Megan Mullin
Associate Professor of Political Science
Temple University

I am an Associate Professor of Political Science and a faculty affiliate in the Department of Geography and Urban Studies and the Institute for Public Affairs at Temple University. My research focuses on American politics and public policy, with emphasis on state and local politics, environmental politics, and voting systems.

My work has appeared in journals including American Journal of Political Science, Journal of Politics, Political Analysis, and the Journal of Public Administration Research and Theory, as well as in numerous edited volumes. My book, Governing the Tap: Special District Governance and the New Local Politics of Water (MIT Press, 2009), examines the impact of governmental organization on policies for the sustainable use of water resources in American communities. It was the 2010 winner of the Lynton Keith Caldwell Award for best book published on environmental politics and policy. My research has been supported by grants from the National Science Foundation, the Haynes Foundation, and the JEHT Foundation, and has received numerous awards from the American Political Science Association's organized sections.  I received my Ph.D. from the University of California, Berkeley in 2005.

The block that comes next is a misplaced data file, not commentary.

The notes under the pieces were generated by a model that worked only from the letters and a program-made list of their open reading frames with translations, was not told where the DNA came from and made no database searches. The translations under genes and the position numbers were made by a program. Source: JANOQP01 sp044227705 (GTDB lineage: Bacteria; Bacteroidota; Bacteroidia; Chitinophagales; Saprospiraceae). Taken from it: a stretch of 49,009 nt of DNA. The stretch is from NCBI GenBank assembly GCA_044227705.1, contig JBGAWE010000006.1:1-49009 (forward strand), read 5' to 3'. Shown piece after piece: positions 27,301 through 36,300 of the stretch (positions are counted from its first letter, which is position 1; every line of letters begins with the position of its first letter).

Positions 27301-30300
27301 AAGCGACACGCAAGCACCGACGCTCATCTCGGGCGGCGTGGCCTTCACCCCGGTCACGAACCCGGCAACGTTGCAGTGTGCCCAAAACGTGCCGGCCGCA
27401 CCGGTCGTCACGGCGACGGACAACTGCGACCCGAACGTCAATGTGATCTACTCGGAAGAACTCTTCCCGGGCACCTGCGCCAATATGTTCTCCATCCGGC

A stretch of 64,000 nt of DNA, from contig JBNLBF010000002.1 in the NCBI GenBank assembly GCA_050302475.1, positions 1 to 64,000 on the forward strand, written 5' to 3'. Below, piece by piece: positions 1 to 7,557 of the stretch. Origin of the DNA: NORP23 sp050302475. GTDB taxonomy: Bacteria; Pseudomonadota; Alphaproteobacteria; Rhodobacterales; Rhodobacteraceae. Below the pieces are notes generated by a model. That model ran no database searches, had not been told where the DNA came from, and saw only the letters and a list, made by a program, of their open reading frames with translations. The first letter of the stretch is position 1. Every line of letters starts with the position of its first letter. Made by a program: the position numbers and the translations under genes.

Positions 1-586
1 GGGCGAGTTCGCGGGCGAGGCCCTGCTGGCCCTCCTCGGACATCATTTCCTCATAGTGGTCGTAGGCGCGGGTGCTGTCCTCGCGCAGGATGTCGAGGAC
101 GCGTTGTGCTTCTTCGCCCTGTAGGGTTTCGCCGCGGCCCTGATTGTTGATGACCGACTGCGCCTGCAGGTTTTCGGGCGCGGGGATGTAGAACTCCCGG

Local water infrastructure in the United States has long been underfunded, creating operational vulnerabilities that jeopardize public health and environmental quality. Megan Mullin will present research on the effectiveness of financial assistance from the federal government in stimulating local investment in water infrastructure. Theories of fiscal federalism predict that grants from a central government should have greater effect on subnational spending for goods whose benefits spill over into neighboring jurisdictions, because those goods are less likely to be provided from the private income of community residents. Evidence from two nearly identical loan programs--one for wastewater infrastructure and one for drinking water infrastructure--demonstrates that federally subsidized infrastructure loans have a large and significant effect on local wastewater investments whose benefits spill over to downstream communities, but not on drinking water expenditures whose benefits are mostly concentrated in the immediate jurisdiction. Moreover, the stimulus effect of wastewater grants varies with the number of cities discharging into the same watershed. These discoveries have important implications for our understanding of fiscal federalism and for the design of public policy intended to promote investment in water quality protection.

You are invited to stay for a reception following the forum.